At this time, The QE2 is fighting the rising energy cost. The emerging markets are the first ones to roll over. The second group that looks toppy may be the producers of industrial metals. The leaderships in the market may continue to narrow down. In the previous cycle, energy was the last leader understanding. We may repeat the similar pattern in the current cycle.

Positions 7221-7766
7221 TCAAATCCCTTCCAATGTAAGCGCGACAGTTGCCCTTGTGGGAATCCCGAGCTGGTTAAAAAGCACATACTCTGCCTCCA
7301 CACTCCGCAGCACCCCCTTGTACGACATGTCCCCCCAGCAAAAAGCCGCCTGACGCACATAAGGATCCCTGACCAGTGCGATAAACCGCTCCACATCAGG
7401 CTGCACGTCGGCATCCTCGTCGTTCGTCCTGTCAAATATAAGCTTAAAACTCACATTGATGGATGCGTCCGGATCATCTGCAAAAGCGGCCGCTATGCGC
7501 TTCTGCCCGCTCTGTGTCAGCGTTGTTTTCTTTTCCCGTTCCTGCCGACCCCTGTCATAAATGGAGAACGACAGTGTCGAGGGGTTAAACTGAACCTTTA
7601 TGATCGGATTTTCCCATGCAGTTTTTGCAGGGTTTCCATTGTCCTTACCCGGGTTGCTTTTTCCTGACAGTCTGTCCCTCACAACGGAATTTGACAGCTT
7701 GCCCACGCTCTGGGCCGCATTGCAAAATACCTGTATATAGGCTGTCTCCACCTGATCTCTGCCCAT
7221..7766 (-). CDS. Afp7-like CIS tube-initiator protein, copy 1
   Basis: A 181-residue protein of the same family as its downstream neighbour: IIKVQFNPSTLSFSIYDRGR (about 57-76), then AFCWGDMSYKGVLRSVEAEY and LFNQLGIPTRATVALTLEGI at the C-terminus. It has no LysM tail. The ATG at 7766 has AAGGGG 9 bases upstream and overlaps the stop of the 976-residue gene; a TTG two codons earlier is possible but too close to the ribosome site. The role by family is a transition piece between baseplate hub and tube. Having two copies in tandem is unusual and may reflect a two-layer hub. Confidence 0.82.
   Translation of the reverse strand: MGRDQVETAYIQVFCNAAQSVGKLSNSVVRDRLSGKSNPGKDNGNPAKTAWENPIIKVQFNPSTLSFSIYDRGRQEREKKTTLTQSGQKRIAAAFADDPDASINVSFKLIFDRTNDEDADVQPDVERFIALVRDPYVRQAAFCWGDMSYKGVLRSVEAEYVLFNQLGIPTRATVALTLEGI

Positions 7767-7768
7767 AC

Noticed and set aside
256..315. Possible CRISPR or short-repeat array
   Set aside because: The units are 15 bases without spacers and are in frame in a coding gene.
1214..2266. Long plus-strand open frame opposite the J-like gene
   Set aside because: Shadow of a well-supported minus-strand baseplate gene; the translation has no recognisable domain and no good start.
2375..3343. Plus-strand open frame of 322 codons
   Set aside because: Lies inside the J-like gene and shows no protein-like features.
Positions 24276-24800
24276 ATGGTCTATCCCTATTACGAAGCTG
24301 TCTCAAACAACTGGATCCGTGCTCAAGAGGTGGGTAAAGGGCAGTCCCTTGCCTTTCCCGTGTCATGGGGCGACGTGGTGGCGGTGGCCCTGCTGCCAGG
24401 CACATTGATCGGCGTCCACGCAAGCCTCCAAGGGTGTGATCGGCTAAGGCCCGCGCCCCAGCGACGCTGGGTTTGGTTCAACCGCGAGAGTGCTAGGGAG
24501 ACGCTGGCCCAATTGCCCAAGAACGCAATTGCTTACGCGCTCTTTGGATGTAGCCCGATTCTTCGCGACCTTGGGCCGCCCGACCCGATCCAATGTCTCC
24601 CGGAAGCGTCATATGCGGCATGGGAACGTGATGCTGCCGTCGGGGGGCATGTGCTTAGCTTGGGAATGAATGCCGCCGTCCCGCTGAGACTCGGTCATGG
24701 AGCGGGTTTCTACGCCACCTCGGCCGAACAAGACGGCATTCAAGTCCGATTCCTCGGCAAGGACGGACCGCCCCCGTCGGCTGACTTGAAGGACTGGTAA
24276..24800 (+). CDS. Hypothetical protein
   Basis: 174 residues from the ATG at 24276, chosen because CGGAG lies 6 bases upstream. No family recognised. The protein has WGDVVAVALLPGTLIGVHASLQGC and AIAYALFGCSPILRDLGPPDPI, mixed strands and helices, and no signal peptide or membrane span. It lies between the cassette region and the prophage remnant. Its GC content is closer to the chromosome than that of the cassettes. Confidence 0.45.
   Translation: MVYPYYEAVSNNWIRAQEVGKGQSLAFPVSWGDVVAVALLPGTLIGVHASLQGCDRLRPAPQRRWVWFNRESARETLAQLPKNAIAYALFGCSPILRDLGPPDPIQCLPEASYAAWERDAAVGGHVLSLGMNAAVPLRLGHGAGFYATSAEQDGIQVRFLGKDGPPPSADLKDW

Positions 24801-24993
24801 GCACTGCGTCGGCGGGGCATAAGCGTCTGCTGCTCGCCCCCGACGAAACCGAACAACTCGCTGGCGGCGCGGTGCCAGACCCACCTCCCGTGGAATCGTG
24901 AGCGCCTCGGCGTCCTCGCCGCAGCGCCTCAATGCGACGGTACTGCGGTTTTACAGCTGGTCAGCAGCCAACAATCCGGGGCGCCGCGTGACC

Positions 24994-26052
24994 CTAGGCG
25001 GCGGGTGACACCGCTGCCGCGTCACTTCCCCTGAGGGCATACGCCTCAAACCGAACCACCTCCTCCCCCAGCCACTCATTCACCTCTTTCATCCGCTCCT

I have no idea what is going to happen over next a couple of weeks. Based on my view of the financial assets, I keep a market weighting in precious metals and do not pay much attention on its short-term movements. Precious metals are supposed to be very volatile. Sitting tight on the next financial bubble until the very late stage has always been the most profitable strategy. If we started sitting on internet stocks in 1997 and unloaded them in 1999, we could realize 500% profit even we sold out a few months before their final top. The difficulty was how to handle the stress when Yahoo!, Amazon and American Online went through 50% or 60% corrections once in a while during the sitting period. I am also holding on a market weighting on energy stocks and will accumulate another 10% or so if there are trading opportunities. For other assets, I am going to light up them when they start looking weakening technically.